“Better to die than to be a coward.” — Gurkha Motto
The spirit of Gurkha slogan summarizes the attitude and strength of the fearless Nepalese fighters who are named “Gurkha” and serves as special combat soldier to British crown based on a relationship established between British East India Company and Nepal during the 18th century.
“Jai Maha Kali, Ayo Gorkhali” is the war-cry for Gurkhas which means “Hail to Goddess Kali, The Gorkhas are here”. As Nepalese people practice religious syncretism of Hinduism, Shamanism and Buddhism themselves — Goddess Kali represents the power and bravery in all culture, also signifying the ultimate punishment of the evil to restore peace and love.
“Defeat is not a word in their vocabulary. “
— John Conlin, Former Gurkha Commander
The history of Gurkhas dates back to 18th century when British was ruling over India and attempting to take possession of neighbor state Nepal with more than 20,000 soldiers and 60 cannons and yet surprisingly got so impressed with bravery of less 10,000 Nepalese soldiers with their limited battle supplies — ended up with signing “Sugauli Treaty” and opening doors for Nepalese soldiers to serve under British Army after two years of war also known as Anglo-Nepal War (1814-1816).
During that period, Nepalese soldier were expanding own territory of Nepal after the foundation of Modern Kingdom of Nepal laid by Great King Prithvi Narayan Shah — also the King of Gorkha — who realized the British movement and then started unifying all small principalities and kingdoms from 1743 and later anglicize the name Gorkha into “Gurkhas” for troops of Nepalese Gorkha armies.
Several veteran commanders and warriors of Anglo-Nepal war became National Heroes of Nepal as they were held responsible for the rapid expansion of Nepal territory and then annexed areas of Sirmur including Kumaon, Dehradun and Garhwal in the west and Sikkim were later lost by Nepal (later became part of India after independence) during the Sugauli Treaty signed with British East India Company in 1816.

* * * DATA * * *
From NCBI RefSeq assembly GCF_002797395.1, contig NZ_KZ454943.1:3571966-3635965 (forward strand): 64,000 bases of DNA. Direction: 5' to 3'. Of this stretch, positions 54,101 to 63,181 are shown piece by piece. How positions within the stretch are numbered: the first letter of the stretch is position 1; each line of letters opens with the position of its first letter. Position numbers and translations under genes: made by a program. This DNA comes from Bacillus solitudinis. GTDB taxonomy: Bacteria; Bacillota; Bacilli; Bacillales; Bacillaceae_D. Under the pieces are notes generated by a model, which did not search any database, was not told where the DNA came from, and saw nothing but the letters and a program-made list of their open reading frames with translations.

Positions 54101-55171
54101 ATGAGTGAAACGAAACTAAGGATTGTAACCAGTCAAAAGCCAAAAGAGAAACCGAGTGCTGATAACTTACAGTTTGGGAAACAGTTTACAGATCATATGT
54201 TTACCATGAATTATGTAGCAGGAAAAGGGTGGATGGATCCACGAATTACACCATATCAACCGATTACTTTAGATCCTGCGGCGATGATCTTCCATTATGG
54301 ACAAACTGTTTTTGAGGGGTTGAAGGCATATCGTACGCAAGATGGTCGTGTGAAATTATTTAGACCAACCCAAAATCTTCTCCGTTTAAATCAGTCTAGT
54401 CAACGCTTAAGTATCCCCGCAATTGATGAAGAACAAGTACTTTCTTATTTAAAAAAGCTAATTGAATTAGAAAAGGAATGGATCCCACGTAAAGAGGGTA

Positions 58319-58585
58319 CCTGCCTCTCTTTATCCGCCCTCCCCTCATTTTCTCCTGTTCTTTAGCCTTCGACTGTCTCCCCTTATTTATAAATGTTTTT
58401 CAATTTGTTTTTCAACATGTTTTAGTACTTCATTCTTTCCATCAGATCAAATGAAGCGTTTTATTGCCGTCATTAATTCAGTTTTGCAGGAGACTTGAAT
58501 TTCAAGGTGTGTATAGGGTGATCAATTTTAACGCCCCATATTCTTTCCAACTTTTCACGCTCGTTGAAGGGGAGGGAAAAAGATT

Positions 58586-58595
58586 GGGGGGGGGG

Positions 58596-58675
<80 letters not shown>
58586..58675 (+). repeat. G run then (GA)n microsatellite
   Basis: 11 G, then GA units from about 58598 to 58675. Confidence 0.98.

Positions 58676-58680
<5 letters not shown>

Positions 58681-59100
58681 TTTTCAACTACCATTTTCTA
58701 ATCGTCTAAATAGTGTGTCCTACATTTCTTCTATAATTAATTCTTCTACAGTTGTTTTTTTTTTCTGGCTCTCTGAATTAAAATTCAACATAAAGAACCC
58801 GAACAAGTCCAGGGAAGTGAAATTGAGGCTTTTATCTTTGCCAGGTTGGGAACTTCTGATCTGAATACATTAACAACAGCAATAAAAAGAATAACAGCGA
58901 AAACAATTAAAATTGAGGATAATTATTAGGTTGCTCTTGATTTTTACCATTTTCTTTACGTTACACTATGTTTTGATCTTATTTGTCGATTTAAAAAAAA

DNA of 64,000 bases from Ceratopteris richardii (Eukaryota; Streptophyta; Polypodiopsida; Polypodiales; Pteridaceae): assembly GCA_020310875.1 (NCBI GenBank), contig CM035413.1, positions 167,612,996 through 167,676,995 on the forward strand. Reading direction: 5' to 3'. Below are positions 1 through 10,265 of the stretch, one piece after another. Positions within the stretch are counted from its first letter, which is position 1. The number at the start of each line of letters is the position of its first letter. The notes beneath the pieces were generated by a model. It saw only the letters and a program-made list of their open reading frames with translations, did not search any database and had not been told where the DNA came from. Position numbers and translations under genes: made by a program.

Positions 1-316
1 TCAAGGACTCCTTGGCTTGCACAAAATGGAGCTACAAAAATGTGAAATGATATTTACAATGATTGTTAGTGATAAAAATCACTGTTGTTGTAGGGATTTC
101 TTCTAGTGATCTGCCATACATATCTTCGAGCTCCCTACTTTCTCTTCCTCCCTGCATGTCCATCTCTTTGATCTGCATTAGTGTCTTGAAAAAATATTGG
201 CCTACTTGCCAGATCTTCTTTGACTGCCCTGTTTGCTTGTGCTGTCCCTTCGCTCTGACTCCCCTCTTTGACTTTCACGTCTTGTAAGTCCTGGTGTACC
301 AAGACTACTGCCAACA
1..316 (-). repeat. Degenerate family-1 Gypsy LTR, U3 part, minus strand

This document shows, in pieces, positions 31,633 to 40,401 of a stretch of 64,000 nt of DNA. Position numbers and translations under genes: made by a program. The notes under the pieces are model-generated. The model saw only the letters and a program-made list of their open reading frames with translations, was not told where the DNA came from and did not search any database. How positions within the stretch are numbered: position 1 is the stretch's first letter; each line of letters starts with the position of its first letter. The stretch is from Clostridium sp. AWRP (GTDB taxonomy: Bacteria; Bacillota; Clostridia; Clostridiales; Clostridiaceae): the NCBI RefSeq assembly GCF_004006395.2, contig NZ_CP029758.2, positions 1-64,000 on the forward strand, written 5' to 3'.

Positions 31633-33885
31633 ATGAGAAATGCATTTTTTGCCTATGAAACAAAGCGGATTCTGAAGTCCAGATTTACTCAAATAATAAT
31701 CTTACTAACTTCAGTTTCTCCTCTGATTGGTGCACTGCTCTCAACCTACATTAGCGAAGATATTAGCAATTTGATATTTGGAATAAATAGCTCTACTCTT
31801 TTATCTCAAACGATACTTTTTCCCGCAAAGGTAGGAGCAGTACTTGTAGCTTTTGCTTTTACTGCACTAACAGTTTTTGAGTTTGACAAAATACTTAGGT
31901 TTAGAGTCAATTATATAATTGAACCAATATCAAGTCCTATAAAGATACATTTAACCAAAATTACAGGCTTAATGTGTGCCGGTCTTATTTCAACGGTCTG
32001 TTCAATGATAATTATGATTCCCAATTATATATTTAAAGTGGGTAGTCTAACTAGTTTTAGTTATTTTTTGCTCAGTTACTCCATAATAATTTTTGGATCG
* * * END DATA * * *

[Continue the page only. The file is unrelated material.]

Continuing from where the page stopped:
The first draft of Sugauli Treaty was established in December 1815, which was later ratified in March 1816 and again superseded in 1923 by “Perpetual peace and Friendship Treaty”. In March 2015, Nepal and UK Government commemorated the 200 years of relationship since the first Gurkha battalion were recruited.
In Nepalese society, those who are recruited as British or Indian Army — they are popularly known as term “Lahure” and well respected among the locals attracting thousands of youths to train themselves every year to go through tough and challenging Gurkha recruitment process and become everyone’s beloved “Lahure”.
Kukri — Gurkha Weapon of Choice
Kukri”, pronounced as “Khukuri” by Nepalese, also termed as “Gurkha Knife” or “Gurkha Blade” is 18 inch long sharp inward curved signatory weapon choice of Gurkha soldiers – is well respected around the globe for its unique style, features and fearful effectiveness — also stands as symbol of Gurkha soldier.
As per the legend, No Kukri must be drawn unless it tastes blood before it sheathes which is not very practical as Nepalese use it frequently. However, this mythical statement of Kukri has been demonstrated often in the battlefield as Gurkha is known to use this very weapon to chop the helmet heavy.
Kukri is the common household weapon used for everyday tasks by all Nepalese people and kids (especially boys) learn to use it from very early age and gain skills of unbeatable chopping methods with occasional practice of animal killing as the traditional practice of worshipping deities during feast and festivals. Kukri is a must on many occasions and rituals including marriage ceremonies holding significant spiritual and traditional values among Nepalese people.
Seven Trivia about Gurkhas
"If a man says he is not afraid of dying, he is either lying or is a Gurkha."
— Sam Manekshaw, Field Marshal, Indian Chief of Army (1969 - 73)
Victoria Cross (VC) is the highest military decoration bestowed upon members of British Commonwealth armed force for the valor performance in the face of the enemy. A total of 26 VC is awarded to British Gurkha Regiment and 13 of them are received by native Gurkhas (Nepalese).Likewise in India, Param Vir Chakra is the highest military decoration (considered as worthy as VC) and Indian Gurkha Regiment has been awarded 3 Param Vir Chakras, 33 Maha Vir Chakras and 84 Vir Chakras.
Originally Published on 1 April 2017